You’ve seen them or if your eyes won’t open yet you’ve heard them buzzing into your life at 8 a.m. babbling about how great it is to be working anxious to charge into a new day morning people I groan who started the myth that 3 hours sleep can propel you through a new day it certainly wasn’t me Lifting an aching head from my desk I rub my eyes in disbelief when a morning person complete with bright smile and jogging shoes asks if I’d like to take a quick walk during break I groan head collapsing back onto desk thank god, it’s Friday I’ll have the weekend to recover from morning peoplitis tio stib You might also enjoy: Life is Like a Broken Egg; Control Freaking
Pete is sitting in front of the television, beer and chips in hand, watching the championship football game. He’s been looking forward to this all week. She marches in, stands defiantly in front of the television and blurts, “The sun’s shining and you’ve promised to cut the grass for weeks. It’s time!” Pete considers the options: Adapt: He could negotiate, promise to cut the grass immediately after the game, never mind that it’s already 4 p.m., and darkness will engulf the yard at 6, not to mention this is a double header day. Or, he could offer to do the yard tomorrow, hoping she doesn’t remember that he’s already promised to take the family to the Wonderland Theme Park. Yes, Pete could adapt by trying to negotiate. In this case his options are limited as this is the tactic he used the past two weeks in avoiding the task. Next- Migrate. He could arrange for his buddy, Harry, to call and then tell his wife he urgently needs help fixing a broken hot water heater, back as soon as possible. Of course, the hot water heater is fine, but now the guys can watch the games undisturbed in Harry’s man cave garage. The downside of this option is that the two wives are also friends. They’ll talk, and Pete’s wife will realize she’s been scammed. Pete’s options are now reduced to the final- Don’t be happy. Yes, it may come to this. After reviewing all Pete’s other options and their consequences, he may just have to get out and mow the damn yard or face the continued wrath of his wife. But wait, perhaps there is another possibility- Let’s reconsider “adapt.” Man’s ability to adapt to changing circumstances has been the single most important means of his survival on planet Earth. What is another way Pete could adapt to this crisis? He could call Billy, the teenage kid next door, and offer him twenty bucks to cut the yard, plus a free beer on the side. For an extra ten spot, he could probably get Billy to wash the wife’s car too. Pete smiles and picks up his phone. “Honey, you’re absolutely right. I’m going to take care of this right now.” Moral: In any perilous situation, man has three choices: adapt, migrate, or don’t be happy. tio stib You might also enjoy: The Blindside Parables 18 - Timeman; If, by Rudyard Kipling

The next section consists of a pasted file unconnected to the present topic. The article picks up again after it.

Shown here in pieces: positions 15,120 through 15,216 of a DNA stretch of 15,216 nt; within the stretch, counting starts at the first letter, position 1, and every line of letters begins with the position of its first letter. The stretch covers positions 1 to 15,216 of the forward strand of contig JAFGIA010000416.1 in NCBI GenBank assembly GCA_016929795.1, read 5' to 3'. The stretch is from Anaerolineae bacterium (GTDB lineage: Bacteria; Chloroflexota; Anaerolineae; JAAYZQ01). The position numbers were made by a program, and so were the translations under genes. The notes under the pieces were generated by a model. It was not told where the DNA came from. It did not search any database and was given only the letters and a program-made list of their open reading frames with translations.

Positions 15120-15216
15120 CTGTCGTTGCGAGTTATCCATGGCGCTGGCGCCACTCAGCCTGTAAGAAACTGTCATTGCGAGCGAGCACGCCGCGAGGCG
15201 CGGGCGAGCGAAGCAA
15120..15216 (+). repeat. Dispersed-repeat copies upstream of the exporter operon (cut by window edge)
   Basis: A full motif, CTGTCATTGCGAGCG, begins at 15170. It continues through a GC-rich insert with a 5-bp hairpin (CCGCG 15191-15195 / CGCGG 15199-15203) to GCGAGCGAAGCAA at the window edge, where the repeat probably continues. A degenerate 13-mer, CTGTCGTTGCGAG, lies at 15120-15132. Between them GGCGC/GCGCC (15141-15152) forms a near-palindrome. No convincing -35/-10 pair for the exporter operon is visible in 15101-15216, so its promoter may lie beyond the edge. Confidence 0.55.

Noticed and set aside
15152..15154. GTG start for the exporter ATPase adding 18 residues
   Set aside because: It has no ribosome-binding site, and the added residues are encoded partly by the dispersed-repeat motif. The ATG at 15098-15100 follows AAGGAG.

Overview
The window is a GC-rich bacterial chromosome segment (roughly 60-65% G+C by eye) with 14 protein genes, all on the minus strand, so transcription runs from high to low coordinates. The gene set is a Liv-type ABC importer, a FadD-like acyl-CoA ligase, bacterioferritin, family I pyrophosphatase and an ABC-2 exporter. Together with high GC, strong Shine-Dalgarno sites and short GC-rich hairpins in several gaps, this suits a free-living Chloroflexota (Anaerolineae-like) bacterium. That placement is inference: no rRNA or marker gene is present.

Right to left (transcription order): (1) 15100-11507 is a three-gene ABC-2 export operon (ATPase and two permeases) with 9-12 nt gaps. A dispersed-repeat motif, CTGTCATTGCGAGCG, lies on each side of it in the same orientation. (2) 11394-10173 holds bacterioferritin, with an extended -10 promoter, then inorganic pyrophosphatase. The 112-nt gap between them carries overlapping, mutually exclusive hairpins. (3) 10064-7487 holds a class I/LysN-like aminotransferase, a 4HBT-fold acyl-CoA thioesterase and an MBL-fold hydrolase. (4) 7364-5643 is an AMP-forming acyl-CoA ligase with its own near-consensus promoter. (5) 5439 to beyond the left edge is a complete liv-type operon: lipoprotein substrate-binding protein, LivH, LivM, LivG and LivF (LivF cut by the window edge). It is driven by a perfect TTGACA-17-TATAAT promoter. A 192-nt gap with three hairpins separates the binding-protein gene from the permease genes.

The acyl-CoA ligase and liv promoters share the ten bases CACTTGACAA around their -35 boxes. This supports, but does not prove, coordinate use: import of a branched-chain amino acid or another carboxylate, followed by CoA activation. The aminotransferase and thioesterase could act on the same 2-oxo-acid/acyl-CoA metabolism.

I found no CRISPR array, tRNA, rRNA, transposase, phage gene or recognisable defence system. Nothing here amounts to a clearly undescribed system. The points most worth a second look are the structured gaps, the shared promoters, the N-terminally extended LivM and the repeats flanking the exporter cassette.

The shouts rang out all over town. After two thousands years, the Messiah had returned.
but the arguments had already begun.
“He’s coming to our church first!”
“Why your church, ours is bigger?”
“No way, our church is older, he’ll certainly start with us.”
It was bitter chaos, a dozen churches claimed first dibs on the son of God. Then, someone suggested a lottery. Put all the church names in a hat and draw a winner.
But who would do the picking?
It had to be an atheist or an agnostic. No, not an agnostic, he might try to cover his bets.
Meanwhile, the only atheist around was leaving town. the long haired hobo had his thumb out. He’d been sneered at and spat on until a little girl in a passing car called out, “look Mommy, it’s Jesus!”
Then things had really got nuts.
It was time to get away before the Christians started warring over their pedigrees.
ring over their pedigrees.
Moral: God doesn’t always mean good.
A poem by Shel Silverstein (1930-1999)
There is a place where the sidewalk ends
And before the street begins,
And there the grass grows soft and white
And there the sun burns crimson bright,
And there the moon-bird rests from his flight
To cool in the peppermint wind.
Let us leave this place where the smoke blows black
And the dark street winds and bends.
Past the pits where the asphalt flowers grow
We shall walk with a walk that is measured and slow,
And watch where the chalk-white arrows go
To the place where the sidewalk ends.
Yes we’ll walk with a walk that is measured and slow,
And we’ll go where the chalk-white arrows go,
For the children, they mark, and the children, they know
The place where the sidewalk ends.
by Shel Silverstein, 1974
When I start slipping into seriousness, I turn to Shel Silverstein to lighten up. Reading his poems with kids is better than blowing bubbles on San francisco’s BART train.